Talks between Union Carbide Corp. and the Indian government aimed at settling the Bhopal poison-gas-leak case have broken down with no plans to resume them, lawyers suing the company said today.

Amid a new round of legal jockeying in the landmark case, U.S. Judge John Keenan was told by one of the U.S. lawyers suing the firm that "there are no further meetings scheduled" on settlement talks.

A lawyer for the Indian government later confirmed this, saying that Carbide had rejected the government's latest offer several weeks ago and had failed to come back with a counterproposal. The amount the Indians had sought was not disclosed; they previously had rejected a Carbide offer of about $200 million as inadequate.

"The ball is in Carbide's court," said Michael Ciresi, chief U.S. counsel for the Indian government.

The apparent collapse of settlement talks, which had earlier been urged by Keenan, increases the stakes in the consolidated lawsuit here over the world's worst industrial accident. The case involves claims by U.S. lawyers who say they represent tens of thousands of Indian victims of the disaster, which killed more than 2,000 people at Carbide's Bhopal plant last December.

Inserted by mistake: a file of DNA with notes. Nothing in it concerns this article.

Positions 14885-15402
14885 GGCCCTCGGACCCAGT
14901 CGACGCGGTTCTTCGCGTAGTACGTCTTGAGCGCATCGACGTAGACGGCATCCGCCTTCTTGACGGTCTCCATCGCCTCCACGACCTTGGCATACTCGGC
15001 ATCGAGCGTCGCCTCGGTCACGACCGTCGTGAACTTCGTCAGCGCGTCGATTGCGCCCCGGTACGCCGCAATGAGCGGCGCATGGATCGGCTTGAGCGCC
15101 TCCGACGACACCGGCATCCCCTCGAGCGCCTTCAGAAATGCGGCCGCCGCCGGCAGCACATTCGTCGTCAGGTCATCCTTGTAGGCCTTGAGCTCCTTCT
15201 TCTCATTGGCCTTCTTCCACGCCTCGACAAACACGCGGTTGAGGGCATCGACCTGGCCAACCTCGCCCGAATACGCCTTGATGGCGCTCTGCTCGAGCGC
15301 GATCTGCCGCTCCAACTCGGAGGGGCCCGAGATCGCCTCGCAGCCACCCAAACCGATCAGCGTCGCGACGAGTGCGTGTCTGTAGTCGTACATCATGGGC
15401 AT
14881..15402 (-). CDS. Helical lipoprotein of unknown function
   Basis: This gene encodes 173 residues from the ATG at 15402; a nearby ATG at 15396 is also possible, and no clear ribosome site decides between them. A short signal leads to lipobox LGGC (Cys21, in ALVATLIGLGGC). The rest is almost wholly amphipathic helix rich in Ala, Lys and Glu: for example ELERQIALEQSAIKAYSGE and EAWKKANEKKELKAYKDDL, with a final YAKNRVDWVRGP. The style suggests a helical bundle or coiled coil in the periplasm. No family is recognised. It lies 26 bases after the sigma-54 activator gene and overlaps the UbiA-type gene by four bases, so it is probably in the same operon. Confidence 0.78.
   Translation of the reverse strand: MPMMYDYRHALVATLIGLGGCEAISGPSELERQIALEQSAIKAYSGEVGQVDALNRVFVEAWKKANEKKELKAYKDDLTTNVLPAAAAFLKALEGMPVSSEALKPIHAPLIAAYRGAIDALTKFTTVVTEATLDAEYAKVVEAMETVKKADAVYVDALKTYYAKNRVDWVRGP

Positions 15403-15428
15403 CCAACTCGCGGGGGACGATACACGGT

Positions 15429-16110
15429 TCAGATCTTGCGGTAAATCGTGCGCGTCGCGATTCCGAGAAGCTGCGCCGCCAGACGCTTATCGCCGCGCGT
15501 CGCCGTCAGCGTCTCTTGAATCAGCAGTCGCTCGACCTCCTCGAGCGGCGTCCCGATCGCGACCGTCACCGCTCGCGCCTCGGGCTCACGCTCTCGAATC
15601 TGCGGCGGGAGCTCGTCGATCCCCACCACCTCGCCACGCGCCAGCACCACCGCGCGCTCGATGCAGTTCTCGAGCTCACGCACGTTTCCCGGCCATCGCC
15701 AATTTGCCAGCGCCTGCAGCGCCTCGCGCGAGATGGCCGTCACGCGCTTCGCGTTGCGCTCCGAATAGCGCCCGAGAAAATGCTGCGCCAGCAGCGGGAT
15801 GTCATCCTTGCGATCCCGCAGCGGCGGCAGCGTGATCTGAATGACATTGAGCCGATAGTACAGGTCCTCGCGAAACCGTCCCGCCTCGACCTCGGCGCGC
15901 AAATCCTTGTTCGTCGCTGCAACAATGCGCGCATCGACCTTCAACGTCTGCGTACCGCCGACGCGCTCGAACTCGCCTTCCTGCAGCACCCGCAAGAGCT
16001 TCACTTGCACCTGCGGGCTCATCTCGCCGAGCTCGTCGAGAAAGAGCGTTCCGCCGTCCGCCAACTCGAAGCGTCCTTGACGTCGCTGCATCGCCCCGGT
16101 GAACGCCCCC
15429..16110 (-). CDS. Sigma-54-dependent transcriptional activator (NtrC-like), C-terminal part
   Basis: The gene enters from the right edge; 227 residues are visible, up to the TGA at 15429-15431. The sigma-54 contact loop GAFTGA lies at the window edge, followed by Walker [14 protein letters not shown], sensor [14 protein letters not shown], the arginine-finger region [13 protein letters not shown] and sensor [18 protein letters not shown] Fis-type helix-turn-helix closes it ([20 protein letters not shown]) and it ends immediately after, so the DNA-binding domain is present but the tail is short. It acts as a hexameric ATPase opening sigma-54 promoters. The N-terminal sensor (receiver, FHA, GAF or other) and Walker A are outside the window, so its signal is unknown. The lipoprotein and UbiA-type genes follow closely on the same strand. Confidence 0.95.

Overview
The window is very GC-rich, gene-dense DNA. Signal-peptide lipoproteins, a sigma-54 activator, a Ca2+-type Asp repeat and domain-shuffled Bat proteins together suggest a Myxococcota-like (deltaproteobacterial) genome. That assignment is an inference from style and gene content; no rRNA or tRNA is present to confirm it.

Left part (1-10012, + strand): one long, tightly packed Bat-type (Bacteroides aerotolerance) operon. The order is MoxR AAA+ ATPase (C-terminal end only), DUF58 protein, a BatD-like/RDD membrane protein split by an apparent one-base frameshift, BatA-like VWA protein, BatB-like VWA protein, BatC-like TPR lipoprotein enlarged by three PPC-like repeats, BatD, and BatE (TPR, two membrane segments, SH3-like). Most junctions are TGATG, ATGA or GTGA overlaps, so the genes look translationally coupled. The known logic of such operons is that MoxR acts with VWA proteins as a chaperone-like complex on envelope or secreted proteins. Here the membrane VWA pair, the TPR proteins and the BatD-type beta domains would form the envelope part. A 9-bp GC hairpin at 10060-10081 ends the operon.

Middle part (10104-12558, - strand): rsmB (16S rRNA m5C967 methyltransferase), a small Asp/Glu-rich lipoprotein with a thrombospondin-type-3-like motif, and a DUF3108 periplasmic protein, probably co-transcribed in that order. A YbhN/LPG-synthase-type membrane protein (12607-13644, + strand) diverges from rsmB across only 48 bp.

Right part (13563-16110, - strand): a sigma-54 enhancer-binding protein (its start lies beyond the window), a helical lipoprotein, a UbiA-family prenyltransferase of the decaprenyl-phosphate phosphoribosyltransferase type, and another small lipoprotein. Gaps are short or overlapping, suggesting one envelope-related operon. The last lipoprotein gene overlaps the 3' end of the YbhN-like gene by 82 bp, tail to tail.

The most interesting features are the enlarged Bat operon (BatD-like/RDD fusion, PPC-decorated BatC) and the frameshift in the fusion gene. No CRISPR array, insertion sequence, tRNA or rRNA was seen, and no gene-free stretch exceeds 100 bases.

In today's hearing, Stanley M. Rosenblatt, a Miami lawyer who said he represents 3,185 Indian victims, charged that the lead lawyers for the plaintiffs wasted time trying to reach a settlement rather than immediately seeking documents and testimony from company officials. "We are totally dissatisfied with the progress in the case," he said.

But Stanley Chesley, who had been appointed by Keenan to a three-member executive committee of plaintiffs' lawyers, said it was not at all unusual for complex disaster cases to take this long.

In another development, the lawyers said they are close to working out an agreement for Carbide to provide $5 million in interim relief to Bhopal victims through the Indian Red Cross.